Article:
We are surprised by the number of sub consultants that do not maintain their own professional indemnity insurance. Either they believe that they are covered by someone else’s policy, or feel there is no need to take out insurance because their client has not requested they maintain professional indemnity insurance, and/or has specifically stated they are not required to carry professional indemnity insurance.

An important distinction to make is between a contractual obligation to procure insurance and the professional liabilities that may be protected by that insurance. To put it simply, whether or not your client requests you maintain professional indemnity insurance has no bearing upon the professional duty of care that you may owe to that client or any other party.

The practice of engaging professionals via recruitment firms is common practice with recruitment generally involving the recruitment firm sourcing for a fee an individual to meet the employer’s needs. Under such arrangements the employer takes on the individual as an employee and therefore becomes vicariously liable for the individual’s actions with the employer’s professional indemnity policy typically including cover for employees. In recent years there has been an increasing trend for recruitment firms to take on the role of employer or principal consultant and "on hire" either employees or contractors on a periodic basis under service agreements. The liability and insurance implications for such arrangements are often poorly understood for various reasons:

  • Whether the individual providing the professional services is an employee or external consultant of the recruitment firm is likely to impact upon whether or not that individual is insured by the recruitment firm’s own policy;
  • Contractors should not assume that because they are contracting via a recruitment firm they are covered by the recruitment firms insurances;
  • The professional indemnity insurance needs of a consulting engineering practice are likely to vary significantly from that of a recruitment consultancy, yet many recruitment consultants are in effect providing engineering services by "on hiring" professional sub consultants or employees. We often come across professional indemnity policies held by recruitment firms that do not adequately protect liabilities arising from their "on hiring" of professional services;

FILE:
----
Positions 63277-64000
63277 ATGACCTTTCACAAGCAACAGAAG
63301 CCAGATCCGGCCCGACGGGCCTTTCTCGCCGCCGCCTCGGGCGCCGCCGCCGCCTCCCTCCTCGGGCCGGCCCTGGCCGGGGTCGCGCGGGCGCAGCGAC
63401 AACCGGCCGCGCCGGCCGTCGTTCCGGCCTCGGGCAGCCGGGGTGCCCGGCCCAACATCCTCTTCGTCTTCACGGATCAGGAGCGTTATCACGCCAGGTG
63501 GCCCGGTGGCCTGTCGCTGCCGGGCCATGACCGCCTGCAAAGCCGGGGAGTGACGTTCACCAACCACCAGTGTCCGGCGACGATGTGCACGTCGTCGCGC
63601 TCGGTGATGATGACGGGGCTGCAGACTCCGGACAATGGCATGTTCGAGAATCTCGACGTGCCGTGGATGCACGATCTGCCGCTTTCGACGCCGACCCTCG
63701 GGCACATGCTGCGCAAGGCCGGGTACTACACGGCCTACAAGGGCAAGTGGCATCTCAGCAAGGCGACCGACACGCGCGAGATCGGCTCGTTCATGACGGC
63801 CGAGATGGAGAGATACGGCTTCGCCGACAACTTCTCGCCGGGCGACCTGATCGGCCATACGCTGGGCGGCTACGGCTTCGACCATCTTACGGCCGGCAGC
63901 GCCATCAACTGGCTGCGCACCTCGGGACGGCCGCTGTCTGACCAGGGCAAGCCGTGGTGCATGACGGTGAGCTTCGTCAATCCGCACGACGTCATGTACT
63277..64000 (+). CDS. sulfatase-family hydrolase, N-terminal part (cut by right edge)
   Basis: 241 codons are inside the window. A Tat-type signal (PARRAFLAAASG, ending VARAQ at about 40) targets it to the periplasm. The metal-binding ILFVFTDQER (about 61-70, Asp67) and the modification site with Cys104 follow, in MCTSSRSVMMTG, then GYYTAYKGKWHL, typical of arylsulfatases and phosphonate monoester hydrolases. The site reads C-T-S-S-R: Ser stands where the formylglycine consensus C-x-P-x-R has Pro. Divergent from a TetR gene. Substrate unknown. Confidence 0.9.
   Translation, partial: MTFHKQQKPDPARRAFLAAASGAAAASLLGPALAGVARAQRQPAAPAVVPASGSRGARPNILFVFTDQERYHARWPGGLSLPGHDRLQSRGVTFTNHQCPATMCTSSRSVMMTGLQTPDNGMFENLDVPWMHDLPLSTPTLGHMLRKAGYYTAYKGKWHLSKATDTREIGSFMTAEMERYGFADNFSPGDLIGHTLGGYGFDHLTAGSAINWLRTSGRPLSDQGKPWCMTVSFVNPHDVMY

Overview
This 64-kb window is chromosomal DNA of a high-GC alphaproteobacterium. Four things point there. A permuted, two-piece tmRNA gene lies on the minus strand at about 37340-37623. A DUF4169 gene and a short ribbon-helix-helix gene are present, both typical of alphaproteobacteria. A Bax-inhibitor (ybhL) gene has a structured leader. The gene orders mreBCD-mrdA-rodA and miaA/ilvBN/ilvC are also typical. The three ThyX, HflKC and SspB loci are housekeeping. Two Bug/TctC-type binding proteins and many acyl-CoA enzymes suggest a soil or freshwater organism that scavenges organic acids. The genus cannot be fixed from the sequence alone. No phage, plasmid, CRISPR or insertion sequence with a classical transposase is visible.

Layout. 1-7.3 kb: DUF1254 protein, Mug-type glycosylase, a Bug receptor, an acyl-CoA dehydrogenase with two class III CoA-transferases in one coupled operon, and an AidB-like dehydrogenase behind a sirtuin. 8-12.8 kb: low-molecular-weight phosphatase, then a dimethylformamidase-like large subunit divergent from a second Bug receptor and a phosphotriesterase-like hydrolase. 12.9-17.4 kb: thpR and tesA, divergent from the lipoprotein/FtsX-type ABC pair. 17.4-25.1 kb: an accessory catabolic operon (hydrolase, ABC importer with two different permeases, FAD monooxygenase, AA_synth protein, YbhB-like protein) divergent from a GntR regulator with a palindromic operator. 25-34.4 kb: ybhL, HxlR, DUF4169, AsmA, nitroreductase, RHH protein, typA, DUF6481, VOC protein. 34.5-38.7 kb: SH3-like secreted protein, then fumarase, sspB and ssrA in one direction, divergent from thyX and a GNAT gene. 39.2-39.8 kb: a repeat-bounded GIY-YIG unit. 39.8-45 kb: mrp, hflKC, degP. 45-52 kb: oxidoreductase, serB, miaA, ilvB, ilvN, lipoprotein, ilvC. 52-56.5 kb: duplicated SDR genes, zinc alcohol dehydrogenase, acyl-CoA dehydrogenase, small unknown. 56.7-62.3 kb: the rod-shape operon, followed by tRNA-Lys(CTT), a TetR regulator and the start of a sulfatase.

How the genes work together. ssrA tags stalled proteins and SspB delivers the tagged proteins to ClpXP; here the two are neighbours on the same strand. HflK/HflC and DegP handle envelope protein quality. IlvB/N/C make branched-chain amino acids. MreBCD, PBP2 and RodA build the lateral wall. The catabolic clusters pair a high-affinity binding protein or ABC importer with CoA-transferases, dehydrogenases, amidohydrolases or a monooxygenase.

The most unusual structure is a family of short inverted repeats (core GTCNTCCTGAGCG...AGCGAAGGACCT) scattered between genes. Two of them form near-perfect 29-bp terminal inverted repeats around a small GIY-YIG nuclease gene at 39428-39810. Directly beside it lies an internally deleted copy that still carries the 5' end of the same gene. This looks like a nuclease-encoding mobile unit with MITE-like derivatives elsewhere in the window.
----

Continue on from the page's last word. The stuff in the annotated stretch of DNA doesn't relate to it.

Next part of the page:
The definition of Insured under a professional indemnity policy rarely extends to include external parties and where this definition does automatically extend to include sub consultants it is often subject to very specific conditions. Firms or individuals acting as sub consultants therefore should not assume they have the benefit of another party’s insurance policy unless they have evidence of being specifically named in the contract of insurance as insured. Due to the "claims made" nature of professional indemnity insurance in particular, we would advise against relying upon another party to arrange insurance on your behalf unless they are an appropriately qualified insurance professional.

If you engage or act as a sub consultant and are unsure whether you have adequate professional indemnity insurance speak to your insurance broker who should be able to advise on the adequacy of your policy.

To the extent that any of the above content constitutes advice, it is general advice without reference to your needs or objectives and therefore cannot be relied upon. Before acting on any advice you should obtain advice specific to your needs.